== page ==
On 15 January 2010, the Charterers instructed the Master to proceed to Libya (at the port of Benghazi) to discharge the cargo. Thereafter, the Owners instructed the Master to proceed to international waters just outside Libya and wait for further instructions. On 19 January 2010, the Charterers’ orders were specifically as follows: “Upon arrival, please anchor at road port Benghazi and waiting our further instructions”. However, the master did not follow these express orders and he proceeded as instructed by the Owners –at 23.38 on 19 January 2010, the Master stopped the Vessel in international waters outside Libya and drifted.

On 20 January 2010, the Charterers sent an off-hire notice to the Owners stating that the Vessel would remain off-hire until she departed from the drifting position and proceeded to Benghazi. Despite Charterers’ orders, the Vessel continued to drift in international waters for 10.9416 days. At 22:14 on 30 January 2010, she resumed her voyage to Benghazi where she waited in port and thereafter discharged her cargo.

  1. The Decisions

The dispute was whether the Vessel remained on hire during the drifting period in international waters off the port of Benghazi.

The Arbitration Tribunal (consisting of 3 Arbitrators) unanimously ruled that the Vessel was off hire during the drifting period of 10.9416 days. The Tribunal decided that Clause 15 was triggered by the Master’s default in not following the express orders of the Charterers on 19 January 2010, which in turn meant that the Vessel was not available for the service immediately required of her and this resulted in an immediate loss of time. In the words of their decision: “…the off-hire clause operates entirely independently of any breach of contract by the Owners [under Clause 8 of the NYPE for example] and a claim under the off-hire clause may lead to a different answer than would ensue in the case of a claim for damages for breach of contract”.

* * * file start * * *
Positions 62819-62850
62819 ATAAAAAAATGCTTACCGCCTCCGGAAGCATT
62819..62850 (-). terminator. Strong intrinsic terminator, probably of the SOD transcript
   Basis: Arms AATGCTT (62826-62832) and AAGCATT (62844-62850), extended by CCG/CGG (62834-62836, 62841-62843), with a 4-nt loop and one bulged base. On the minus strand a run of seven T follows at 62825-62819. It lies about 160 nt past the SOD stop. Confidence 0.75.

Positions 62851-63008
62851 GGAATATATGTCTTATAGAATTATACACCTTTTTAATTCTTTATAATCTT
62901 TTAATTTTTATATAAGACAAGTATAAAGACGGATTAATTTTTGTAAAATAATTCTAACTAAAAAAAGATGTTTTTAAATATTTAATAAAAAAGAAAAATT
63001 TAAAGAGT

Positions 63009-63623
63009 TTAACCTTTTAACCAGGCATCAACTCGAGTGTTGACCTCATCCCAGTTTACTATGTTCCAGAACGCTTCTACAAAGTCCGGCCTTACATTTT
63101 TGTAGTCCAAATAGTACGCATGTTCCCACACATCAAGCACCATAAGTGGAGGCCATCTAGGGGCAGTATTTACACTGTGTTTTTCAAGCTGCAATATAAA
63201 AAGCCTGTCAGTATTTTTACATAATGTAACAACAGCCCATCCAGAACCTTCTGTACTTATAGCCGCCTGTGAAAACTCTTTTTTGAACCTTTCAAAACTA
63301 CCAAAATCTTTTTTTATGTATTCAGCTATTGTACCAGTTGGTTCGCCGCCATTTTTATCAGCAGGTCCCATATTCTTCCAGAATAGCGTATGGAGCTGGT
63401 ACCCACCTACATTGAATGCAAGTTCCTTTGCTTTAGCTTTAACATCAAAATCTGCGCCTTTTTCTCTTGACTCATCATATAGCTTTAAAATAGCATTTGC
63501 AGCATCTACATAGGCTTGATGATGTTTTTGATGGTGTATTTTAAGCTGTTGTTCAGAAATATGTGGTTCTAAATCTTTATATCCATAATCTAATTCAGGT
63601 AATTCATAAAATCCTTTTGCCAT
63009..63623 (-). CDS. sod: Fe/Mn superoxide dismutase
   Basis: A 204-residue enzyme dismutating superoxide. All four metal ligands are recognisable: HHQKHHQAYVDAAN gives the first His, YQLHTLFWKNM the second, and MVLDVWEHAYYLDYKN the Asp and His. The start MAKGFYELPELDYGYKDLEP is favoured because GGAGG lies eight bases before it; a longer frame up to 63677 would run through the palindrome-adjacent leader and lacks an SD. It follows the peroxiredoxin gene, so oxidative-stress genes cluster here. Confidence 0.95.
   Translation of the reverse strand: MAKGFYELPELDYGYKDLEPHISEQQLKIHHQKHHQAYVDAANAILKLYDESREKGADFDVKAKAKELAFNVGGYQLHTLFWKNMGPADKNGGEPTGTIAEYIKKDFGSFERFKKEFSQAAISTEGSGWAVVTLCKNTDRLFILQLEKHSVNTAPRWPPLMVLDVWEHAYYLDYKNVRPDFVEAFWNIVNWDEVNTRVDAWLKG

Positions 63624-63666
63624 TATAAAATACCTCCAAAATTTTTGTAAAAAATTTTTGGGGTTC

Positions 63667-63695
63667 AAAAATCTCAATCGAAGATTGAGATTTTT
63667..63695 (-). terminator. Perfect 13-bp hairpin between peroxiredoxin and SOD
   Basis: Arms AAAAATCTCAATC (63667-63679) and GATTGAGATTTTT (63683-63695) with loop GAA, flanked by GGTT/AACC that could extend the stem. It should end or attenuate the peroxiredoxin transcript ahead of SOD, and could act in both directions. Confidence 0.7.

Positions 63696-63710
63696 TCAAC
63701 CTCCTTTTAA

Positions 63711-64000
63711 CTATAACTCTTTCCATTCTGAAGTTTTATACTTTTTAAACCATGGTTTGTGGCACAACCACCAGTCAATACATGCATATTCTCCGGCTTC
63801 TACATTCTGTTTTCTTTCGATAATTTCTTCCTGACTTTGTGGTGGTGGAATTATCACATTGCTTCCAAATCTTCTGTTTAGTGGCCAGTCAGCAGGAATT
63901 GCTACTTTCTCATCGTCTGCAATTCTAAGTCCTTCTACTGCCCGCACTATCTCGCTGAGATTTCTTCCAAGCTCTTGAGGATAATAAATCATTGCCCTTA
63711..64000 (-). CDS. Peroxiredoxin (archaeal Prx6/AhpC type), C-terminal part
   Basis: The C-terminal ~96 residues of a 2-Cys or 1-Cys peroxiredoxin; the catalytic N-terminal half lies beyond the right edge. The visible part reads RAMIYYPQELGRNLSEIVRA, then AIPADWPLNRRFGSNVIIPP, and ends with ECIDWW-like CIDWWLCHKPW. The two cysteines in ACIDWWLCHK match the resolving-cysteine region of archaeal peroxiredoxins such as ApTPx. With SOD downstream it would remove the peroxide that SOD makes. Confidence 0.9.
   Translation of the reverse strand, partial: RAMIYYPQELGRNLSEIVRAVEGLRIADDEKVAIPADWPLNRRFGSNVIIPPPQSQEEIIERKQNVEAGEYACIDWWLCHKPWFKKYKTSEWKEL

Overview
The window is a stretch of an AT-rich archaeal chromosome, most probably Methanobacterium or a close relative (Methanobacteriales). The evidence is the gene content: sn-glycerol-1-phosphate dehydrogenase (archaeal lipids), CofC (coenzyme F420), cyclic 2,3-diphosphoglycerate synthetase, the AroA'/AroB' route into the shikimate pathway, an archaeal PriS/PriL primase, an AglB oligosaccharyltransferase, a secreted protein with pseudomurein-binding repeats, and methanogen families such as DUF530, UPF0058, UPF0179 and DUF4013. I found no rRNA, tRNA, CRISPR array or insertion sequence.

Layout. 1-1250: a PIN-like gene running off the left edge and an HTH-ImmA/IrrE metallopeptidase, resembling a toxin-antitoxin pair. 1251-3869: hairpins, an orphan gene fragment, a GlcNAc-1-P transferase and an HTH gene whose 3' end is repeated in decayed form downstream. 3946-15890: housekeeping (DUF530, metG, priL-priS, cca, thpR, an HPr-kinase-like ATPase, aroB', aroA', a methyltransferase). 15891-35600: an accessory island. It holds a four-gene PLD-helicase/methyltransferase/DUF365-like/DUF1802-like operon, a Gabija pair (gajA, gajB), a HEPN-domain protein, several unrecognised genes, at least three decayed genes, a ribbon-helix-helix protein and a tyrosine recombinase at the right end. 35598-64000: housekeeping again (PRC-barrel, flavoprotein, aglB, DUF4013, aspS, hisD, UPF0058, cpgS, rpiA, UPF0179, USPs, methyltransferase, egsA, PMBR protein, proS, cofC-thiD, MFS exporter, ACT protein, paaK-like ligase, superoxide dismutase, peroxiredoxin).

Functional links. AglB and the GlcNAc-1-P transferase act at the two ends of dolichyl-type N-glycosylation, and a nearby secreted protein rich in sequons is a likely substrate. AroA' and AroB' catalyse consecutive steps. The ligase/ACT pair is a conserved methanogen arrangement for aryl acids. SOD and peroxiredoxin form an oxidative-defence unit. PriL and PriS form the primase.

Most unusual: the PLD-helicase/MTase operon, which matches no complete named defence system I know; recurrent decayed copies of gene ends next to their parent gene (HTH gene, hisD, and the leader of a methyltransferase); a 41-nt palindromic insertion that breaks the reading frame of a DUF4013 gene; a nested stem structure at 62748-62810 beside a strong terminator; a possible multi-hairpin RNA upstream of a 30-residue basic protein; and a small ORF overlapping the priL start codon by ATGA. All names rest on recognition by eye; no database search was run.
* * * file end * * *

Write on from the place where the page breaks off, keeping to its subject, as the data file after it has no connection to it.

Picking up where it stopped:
The Tribunal held that the Charterers’ orders were valid and that the Owners should have complied with them. It was irrelevant that time was spent in issuing new bills of lading in order for the cargo to be discharged in Libya. It was also irrelevant that there was in effect no actual loss of time overall, because even if the Vessel had proceeded directly to Benghazi on 19 January 2010, she would not have berthed any earlier than she actually did, because the issues with the new bills of lading did not allow discharge of the cargo to be carried out any earlier than it actually was.

The Tribunal’s therefore based its decision on the fact that the Master did not follow the Charterers’ express orders and his failure to proceed directly to Benghazi resulted in a loss of time equal to her delayed arrival at that port, irrespective of what would have happened if the Vessel had arrived at that port earlier (i.e. when instructed to do so). In their words: “…whether the same time would have been lost for other reasons had she proceeded directly to Benghazi is irrelevant for a claim under the off-hire clause. This is because the time was lost in relation to the service immediately required of the Vessel by the Charterers, which was to sail to Benghazi. The Arbitration Tribunal followed the Court of Appeal decision in The Berge Sund [1993] 2 Lloyd’s Rep 453 in reaching its decision.

The High Court overruled the Arbitration decision and held that the Vessel was on hire during the drifting period. Walker J. disagreed with the Arbitration Tribunal in that one has to look at the charterparty service as a whole and not simply the drifting period (which was the result of not following Charterers’ orders). He considered that since the Charterers had not lost any time overall (irrespective of the delay during the drifting period) they had no right to put the Vessel off hire. Therefore walker J. decided that under the circumstances there was no “net loss of hire to the chartered service” and the Vessel remained on hire at all times.

The Charterers appealed to the Court of Appeal.